First of all, the drive started reporting errors earlier than it was expected and before it actually reach the defected area of the disc. This is generally attributed to the quality of the optical system or the low error correction capabilities of the drive's firmware. In addition, the amount of errors is very high. On the bright side, much of corrected data stay generally stay below the -60 dB(A), which means that these errors will be nearly anaudible during the reproduction of the disc. Of course, some wedges are bigger and their maximum value reached the -18.4 dB(A). The drive also muted many samples, but their length was small, which makes us believe that they will not be audible during reproduction of the audio tracks of the disc.

- ABEX TCD-726R

Errors total Num: 73428
Errors (Loudness) Num: 6776 Avg: -84.1 dB(A) Max: -11.5 dB(A)
Error Muting Num: 88 Avg: 366.7 Samples Max: 3584 Samples
Skips Num: 0 Avg: 0.0 Samples Max: 0 Samples

Pioneer BDR-206BK total result

76.4 points (of 100.0 maximum)

Again the drive started reporting errors before earlier than expected. However, this type of defects seems to be easier for the drive to cope with and the errors do not reach the -60 dB(A). In addition, the drive muted some samples in order to hide the errors. On bad errors (or bad error hiding techniques) the last error-free sample is held for some time until a new valid sample is found. In our case, these muted samples were long enough to reach the speakers of your system during playback as actual mutes..

- CD-Check Audio Test Disc

CD players have built-in D/A converters that turn the digital data on a CD into analog signal - what we hear as music. Ideally, all the digital data should be converted to the analog format. In reality, many factors cause digital data to be lost and sound reproduction to detoriate.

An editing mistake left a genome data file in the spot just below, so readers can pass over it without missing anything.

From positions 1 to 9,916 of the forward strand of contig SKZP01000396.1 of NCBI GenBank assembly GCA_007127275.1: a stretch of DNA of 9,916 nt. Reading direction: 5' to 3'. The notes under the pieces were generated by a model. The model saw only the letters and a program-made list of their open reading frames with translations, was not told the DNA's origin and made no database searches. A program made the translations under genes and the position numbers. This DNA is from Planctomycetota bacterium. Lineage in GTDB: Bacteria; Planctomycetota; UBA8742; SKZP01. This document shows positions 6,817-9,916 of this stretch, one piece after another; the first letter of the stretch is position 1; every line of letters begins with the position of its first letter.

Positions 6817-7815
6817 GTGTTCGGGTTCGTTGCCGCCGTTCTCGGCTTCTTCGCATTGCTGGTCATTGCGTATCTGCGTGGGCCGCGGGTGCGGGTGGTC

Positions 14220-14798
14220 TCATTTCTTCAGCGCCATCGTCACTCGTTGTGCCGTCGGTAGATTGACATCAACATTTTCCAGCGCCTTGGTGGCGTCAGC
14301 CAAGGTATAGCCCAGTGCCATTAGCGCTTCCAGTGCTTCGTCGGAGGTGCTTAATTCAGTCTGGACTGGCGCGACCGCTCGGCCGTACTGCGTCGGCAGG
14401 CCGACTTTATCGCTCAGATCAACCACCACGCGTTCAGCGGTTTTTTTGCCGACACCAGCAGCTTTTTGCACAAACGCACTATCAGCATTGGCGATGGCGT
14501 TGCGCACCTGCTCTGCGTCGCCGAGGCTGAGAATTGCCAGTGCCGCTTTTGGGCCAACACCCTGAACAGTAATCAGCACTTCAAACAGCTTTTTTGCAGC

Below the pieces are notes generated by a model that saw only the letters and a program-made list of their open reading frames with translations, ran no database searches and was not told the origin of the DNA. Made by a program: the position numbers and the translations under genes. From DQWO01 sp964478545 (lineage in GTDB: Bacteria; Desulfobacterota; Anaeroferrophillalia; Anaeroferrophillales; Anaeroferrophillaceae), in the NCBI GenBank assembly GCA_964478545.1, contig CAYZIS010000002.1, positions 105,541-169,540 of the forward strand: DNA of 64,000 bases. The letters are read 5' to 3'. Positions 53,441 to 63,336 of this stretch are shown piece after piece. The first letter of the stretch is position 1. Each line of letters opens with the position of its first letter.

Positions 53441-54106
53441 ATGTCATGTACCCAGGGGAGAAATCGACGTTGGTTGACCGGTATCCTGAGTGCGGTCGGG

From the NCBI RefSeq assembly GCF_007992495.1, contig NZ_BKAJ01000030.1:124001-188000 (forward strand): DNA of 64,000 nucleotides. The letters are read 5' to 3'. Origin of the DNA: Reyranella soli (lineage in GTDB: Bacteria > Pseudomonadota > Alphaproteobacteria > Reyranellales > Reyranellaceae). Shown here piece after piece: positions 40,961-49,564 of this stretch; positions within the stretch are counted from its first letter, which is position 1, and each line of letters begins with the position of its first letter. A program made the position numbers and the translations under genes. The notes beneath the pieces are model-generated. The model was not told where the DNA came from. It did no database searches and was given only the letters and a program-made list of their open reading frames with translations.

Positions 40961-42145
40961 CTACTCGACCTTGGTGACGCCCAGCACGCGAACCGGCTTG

CD players handle this data loss using a sophisticated error correction system that allows them to recover it. However, when the data loss is greater than a system's recovery ability, some of the signal is lost. It is then that the CD player uses compensation methods such as interpolation, data substitution or signal muting to make this loss as anaudible as possible. However, this results in altered and often distorted sound.

The level of sound distortion depends on the amount of data loss. Initially, music may sound brittle and there may be subtle problems with stereo imaging or dynamics. Over time, disc skipping, clicks, pops in the signal or audible signal muting may result. CD-CHECK contains a special signal (tone), designed for early detection of the most subtle forms of distortion. The disc offers a signal combination with disc error patterns to rate the drive's abilities to read music and reproduce it completely. Five tracks on the disc contain a sequence of progressively more difficult tests. These tracks are referred to as Check Level-1 through Check Level-5.

The tracks are reproduced through a software multimedia player (e.g. Windows Media Player). Each level is considered as passed, if the tone is smooth, continuous without interruptions, skipping or looping. The higher the Check Level passed, the more reliable the sound reproduction of the tested drive.

Error Level
1
2
3
4
5
Pioneer BDR-206BK
5/5
5/5
4/5
0/5
0/5

The drive managed to correctly reproduce only the first two tracks of the test.

Summary

Overall, the Pioneer BDR-206MBK drive seems to be weak in correcting errors. The drive tends to mute serious errors but this will most probably be annoying if you are listening to an audio disc.


4. Reading of defected DVDs

Here we try to read scratched / defective DVD media. For the tests, we used the Opti Drive Control v1.51 software and reference test media by ALMEDIO.

Single Layer DVDs

ABEX TDR-821

This is a single sided, single layer DVD-ROM with a 4.7GB capacity, and its surface has an artificial scratch of dimensions varying from 0.4 to 3.0 mm.

 

The graph is smooth enough although there are some quick slowdowns in certain parts of the disc, visible as small downward spikes. The whole disc was readable and no read errors were reported.

ABEX TDR-825